The Nivarox is a nickel iron alloy invented around 1933 by Dr. H. C. Reinhard Straumann. A trade name, Nivarox is a German acronym for "Nicht variabel oxydfest" ("Non-Variable Non-Oxidizing" - in English). The "non-variable" refers to the alloy's most notable property: that it has a low temperature coefficient of elasticity, which means that the flexibility of the material does not change significantly with temperature.
In the watchmaking industry, Nivarox is used to manufacture hairsprings for balance wheels, a critical element of the movement in determining the accuracy of the watch movement.
Due to its properties, the Nivarox hairspring minimizes errors caused by temperature variations and the influence of magnetic fields, and a watch movement equipped with this type of hairspring measures time more precisely than a steel hairspring balance. Although the Nivarox contains ferrous metals in its composition and is non-magnetic it has good magnetic properties and does not permanently magnetize. It consisting of approximately 45% cobalt, 20% nickel, 20% chromium, 5% iron and smaller admixtures of titanium and beryllium.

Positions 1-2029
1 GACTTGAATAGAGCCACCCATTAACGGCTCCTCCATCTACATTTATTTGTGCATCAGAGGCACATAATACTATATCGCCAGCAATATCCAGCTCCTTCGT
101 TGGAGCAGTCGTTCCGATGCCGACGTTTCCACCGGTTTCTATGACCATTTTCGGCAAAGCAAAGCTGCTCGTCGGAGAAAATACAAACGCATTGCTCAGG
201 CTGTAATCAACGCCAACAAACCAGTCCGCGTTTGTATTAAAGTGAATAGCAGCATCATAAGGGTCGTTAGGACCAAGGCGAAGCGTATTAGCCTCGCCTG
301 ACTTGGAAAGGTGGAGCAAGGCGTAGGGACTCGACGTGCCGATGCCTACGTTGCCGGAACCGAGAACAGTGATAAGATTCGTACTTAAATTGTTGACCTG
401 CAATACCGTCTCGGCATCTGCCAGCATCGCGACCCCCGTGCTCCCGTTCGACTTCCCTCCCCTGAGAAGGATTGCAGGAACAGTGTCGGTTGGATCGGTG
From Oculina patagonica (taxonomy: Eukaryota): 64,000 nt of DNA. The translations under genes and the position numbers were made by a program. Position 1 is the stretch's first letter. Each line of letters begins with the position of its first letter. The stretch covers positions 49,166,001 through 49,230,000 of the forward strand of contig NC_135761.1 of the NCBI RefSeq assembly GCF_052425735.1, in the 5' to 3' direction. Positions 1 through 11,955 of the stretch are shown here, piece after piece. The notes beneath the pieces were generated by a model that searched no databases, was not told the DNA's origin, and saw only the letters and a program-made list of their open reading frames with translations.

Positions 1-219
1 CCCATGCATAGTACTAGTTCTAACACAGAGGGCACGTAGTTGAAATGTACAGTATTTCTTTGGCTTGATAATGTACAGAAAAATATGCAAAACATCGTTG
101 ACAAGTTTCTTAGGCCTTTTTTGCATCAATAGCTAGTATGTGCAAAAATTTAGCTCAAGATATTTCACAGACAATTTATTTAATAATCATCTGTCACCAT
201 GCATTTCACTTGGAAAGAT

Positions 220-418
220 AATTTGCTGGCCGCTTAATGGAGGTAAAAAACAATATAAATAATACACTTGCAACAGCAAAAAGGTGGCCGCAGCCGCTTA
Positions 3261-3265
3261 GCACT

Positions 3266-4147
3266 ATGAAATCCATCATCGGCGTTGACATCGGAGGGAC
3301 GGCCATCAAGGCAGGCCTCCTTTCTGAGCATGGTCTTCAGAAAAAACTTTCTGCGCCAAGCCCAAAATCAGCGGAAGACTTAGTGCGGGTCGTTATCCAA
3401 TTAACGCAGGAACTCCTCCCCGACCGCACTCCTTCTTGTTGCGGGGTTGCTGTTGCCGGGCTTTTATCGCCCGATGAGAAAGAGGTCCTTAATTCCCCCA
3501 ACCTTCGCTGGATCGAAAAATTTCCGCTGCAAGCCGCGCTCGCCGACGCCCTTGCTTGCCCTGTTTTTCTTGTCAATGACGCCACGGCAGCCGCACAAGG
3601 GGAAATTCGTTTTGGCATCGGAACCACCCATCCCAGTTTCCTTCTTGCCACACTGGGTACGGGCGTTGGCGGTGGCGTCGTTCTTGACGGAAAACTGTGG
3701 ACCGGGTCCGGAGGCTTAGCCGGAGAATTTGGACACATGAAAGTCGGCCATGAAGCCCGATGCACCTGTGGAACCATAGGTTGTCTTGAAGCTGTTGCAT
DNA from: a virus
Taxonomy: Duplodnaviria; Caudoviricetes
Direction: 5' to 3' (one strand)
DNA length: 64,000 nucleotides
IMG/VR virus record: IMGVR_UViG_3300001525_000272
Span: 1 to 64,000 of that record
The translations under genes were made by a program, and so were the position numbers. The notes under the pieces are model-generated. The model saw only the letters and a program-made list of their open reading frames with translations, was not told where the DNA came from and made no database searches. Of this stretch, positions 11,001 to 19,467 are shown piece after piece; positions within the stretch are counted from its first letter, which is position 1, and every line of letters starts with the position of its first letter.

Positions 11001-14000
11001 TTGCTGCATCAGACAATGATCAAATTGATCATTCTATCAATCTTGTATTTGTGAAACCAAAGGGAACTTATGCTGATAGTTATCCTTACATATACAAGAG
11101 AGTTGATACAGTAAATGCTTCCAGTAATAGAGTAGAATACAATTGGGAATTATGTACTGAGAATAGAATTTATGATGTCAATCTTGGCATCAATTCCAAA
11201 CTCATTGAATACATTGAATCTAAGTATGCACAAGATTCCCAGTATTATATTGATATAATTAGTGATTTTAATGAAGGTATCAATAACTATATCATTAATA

In addition to watchmaking, it is used in many segments of the micro-machine industries including in certain medical equipment, surgical instruments and scientific instruments. The exact proportions of the metals in the alloy varies with the specific application. It belongs to the same alloy group as Invar or Elinvar.
Nivarox springs are now used by most watchmakers worldwide, with a global market share of about 90% until the first decade of 2000.
Notifier: Władysław Meller
Other records: Timeline of Watchmaking Innovations